YORK, Maine — A respectful, calm dialogue about future protections for school coaches took place recently between School Committee members and two representatives of the group Coaches and Kids Matter. While no promises were made, no idea was summarily dismissed.
During a workshop session, Kent Kilgore and former basketball coach Kevin Talty laid out their argument for greater protections for coaches on stipend contracts to include a clear and expanded grievance process for them, parents and students.
Discussion was focused, and did not overtly touch on former coach Randy Small’s termination, which formed the basis for the creation of Coaches and Kids Matter. And never once was the recall election of School Committee member Dick Bachelder mentioned, although the effort was spearheaded by that group.
“We would like to create some sort of procedure, some kind of boilerplate that you can go by,” Kilgore said. “So people can say, ‘This is the process.’ If we can create something that is going to protect you guys, administrators, coaches kids and parents, that’s what we’re looking for.”
School Committee member Brenda Alexander said a committee policy lays out steps that should be taken if a parent or student has concerns with an employee, which would include stipend coaches. This includes starting with the employee, and then going up the ladder to the appropriate administrator and finally to the superintendent. If the issue remains unresolved, according to the policy, then the complainant can request to be on the School Committee agenda.
But Talty said, “What assurances do you have that that policy has been followed if you don’t know” a complaint was lodged at the lower levels. “What happens if it hasn’t been followed and it skips a level? How are you assured the policy has been followed? Should there be a hearing process for checks and balances?”
The group believes stipend coaches should have the same due process as teachers. School Committee Chairwoman Julie Eneman said the contract teachers sign to coach a sport is nearly identical to the stipend coach contract. The only difference is that teachers have a right to appeal superintendent decisions to the committee.
“So when you say there’s a lack of due process, what do you mean?” she asked Kilgore and Talty.
“They (stipend coaches) should be given 24-hours notice, they should be presented with the complaints that they could read and sign, they would know who their accusers are. Then there would be some appeal for a grievance situation,” Talty said.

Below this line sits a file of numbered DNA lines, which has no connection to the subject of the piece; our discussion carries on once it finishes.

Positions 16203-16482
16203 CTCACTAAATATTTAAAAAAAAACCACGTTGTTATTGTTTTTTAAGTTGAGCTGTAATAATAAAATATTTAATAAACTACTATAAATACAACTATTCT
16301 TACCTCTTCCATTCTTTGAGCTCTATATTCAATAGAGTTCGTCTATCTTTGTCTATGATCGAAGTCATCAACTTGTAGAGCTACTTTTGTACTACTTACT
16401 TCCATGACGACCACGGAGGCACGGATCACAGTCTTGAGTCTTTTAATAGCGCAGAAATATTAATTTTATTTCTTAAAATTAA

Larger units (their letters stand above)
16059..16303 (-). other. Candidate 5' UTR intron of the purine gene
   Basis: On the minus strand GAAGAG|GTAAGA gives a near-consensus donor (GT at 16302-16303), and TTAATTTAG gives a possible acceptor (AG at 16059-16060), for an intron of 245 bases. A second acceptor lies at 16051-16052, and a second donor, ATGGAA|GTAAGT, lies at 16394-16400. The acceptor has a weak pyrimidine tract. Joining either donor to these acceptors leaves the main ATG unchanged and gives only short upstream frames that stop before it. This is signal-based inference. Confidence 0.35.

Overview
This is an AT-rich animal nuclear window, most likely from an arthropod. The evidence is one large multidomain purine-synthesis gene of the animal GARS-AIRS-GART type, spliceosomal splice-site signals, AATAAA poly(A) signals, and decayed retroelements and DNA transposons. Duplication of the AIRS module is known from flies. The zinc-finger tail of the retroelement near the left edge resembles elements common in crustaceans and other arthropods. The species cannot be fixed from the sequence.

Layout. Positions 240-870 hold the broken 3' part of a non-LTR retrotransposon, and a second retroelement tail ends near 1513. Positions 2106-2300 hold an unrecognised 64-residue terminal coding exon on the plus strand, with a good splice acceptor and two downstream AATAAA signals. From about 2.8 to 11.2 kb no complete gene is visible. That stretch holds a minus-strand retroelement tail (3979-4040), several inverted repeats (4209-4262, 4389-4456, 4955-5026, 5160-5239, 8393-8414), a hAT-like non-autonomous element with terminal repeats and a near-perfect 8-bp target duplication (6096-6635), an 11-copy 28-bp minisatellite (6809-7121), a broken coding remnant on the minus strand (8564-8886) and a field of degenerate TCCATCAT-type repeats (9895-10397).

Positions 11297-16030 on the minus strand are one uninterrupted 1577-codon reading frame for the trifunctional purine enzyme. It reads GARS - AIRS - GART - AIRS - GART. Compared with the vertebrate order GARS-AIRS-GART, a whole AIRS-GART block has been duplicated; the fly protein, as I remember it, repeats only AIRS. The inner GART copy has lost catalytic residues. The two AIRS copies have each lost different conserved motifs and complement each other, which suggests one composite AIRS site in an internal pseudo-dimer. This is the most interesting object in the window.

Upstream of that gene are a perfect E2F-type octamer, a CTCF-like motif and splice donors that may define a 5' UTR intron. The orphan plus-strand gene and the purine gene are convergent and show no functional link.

Eneman said it’s important to note if teachers petition for a School Committee hearing, after a decision is rendered, the employee’s records become public, she said.
Committee members asked if the group had approached the York Teachers Association about adding language to their contract to govern stipend employees. Kilgore said he did talk with some teachers, who did not initially express enthusiasm. But he said that’s no reason not to pursue it.
“I know of no other districts that recognize coaches in collective bargaining. But let’s talk about York first. It needs to happen statewide. It would be a good leap of faith that York is at the cutting edge of making things right,” he said.
“Ideally if we could work with the teachers union, that’s a perfect world,” Talty added. “But you can set policy any time you want as to how you want to handle this. We don’t have to be part of the contract to do something right.”
“I have very actively listened to what you have said,” Eneman said. “I’m still trying to get to ‘this might happen, this might happen, this might happen.’ But you’ve given me a lot to think about.”
Gary Phipps called the concept of giving stipend coaches further protections “an excellent idea.” Maybe it’s going to take a few years, but it’s about time,” he said. “It would be nice to have something like this for coaches.”
“I agree,” said Bachelder. He pointed to a situation a couple of years ago when a mother came to the School Committee upset because her daughter had food allergies that were not being adequately addressed in the schools. She researched other school district policies and presented a solution “to more accurately reflect our culture and our food.
“You guys made some healthy and valuable points,” he said, encouraging them to undertake a similar approach and present a coherent plan for the committee to consider.
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